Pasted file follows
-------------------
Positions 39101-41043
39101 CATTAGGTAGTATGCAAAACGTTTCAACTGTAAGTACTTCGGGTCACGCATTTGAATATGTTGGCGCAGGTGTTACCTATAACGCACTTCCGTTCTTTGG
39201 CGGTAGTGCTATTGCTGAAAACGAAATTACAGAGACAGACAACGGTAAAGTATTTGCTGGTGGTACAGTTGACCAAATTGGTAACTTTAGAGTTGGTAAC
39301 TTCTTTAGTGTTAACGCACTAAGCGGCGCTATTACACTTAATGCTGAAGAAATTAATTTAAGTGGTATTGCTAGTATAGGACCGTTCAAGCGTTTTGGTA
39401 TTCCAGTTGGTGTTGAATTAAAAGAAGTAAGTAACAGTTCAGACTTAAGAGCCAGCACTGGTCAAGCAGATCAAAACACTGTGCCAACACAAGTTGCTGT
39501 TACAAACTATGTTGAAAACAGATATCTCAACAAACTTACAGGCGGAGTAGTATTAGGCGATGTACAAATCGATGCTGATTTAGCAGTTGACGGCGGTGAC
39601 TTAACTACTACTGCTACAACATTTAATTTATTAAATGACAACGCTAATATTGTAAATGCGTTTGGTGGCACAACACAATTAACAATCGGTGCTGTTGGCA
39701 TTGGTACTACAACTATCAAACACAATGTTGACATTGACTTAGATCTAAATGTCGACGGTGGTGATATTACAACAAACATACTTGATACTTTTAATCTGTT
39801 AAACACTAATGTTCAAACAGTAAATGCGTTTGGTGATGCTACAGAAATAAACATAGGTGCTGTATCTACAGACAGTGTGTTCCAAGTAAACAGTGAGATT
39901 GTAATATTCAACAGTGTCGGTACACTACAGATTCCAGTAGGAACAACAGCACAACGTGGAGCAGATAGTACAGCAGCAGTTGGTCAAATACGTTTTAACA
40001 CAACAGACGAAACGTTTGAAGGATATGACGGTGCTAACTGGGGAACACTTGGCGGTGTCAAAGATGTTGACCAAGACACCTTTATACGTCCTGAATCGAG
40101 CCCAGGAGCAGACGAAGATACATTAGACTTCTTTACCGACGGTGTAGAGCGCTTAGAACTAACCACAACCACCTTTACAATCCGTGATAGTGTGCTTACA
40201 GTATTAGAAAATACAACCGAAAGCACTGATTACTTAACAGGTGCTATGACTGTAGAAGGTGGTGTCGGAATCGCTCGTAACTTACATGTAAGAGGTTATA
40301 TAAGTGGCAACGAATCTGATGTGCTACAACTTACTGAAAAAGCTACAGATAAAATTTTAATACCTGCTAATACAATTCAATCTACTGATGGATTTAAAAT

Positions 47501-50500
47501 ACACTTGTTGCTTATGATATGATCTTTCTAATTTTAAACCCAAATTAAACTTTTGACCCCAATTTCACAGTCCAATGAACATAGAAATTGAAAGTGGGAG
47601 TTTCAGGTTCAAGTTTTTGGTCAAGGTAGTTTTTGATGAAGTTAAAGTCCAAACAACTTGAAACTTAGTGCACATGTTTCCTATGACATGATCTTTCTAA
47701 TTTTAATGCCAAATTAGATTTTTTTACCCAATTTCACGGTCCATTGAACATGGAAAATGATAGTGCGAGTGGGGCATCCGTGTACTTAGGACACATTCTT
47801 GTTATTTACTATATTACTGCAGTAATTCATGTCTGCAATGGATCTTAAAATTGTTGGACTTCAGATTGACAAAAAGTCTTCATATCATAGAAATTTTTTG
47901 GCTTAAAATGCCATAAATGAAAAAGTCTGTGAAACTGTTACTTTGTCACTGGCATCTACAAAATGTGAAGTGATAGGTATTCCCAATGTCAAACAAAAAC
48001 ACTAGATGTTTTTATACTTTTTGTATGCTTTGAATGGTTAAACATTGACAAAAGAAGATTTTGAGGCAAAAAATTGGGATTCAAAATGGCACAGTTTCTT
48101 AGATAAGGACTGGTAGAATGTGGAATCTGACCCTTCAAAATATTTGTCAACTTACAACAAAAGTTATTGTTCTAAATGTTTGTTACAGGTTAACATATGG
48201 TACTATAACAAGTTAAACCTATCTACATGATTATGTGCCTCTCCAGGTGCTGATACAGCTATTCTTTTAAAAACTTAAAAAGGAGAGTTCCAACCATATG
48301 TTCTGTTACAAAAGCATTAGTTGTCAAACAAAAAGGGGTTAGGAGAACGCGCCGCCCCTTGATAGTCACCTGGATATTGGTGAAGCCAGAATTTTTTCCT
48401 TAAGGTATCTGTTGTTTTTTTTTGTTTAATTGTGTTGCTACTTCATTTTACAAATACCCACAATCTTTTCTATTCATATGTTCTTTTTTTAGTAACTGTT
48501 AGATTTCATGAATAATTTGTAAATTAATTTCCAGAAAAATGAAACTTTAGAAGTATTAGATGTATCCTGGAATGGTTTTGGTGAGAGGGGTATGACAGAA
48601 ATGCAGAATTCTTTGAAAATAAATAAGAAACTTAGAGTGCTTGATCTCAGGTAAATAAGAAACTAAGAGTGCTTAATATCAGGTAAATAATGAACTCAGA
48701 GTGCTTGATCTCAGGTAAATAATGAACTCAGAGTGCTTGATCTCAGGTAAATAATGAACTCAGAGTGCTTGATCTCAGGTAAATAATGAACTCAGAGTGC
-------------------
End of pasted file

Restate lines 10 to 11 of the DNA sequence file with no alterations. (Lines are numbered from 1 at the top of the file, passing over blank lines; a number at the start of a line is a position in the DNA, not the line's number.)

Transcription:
39901 GTAATATTCAACAGTGTCGGTACACTACAGATTCCAGTAGGAACAACAGCACAACGTGGAGCAGATAGTACAGCAGCAGTTGGTCAAATACGTTTTAACA
40001 CAACAGACGAAACGTTTGAAGGATATGACGGTGCTAACTGGGGAACACTTGGCGGTGTCAAAGATGTTGACCAAGACACCTTTATACGTCCTGAATCGAG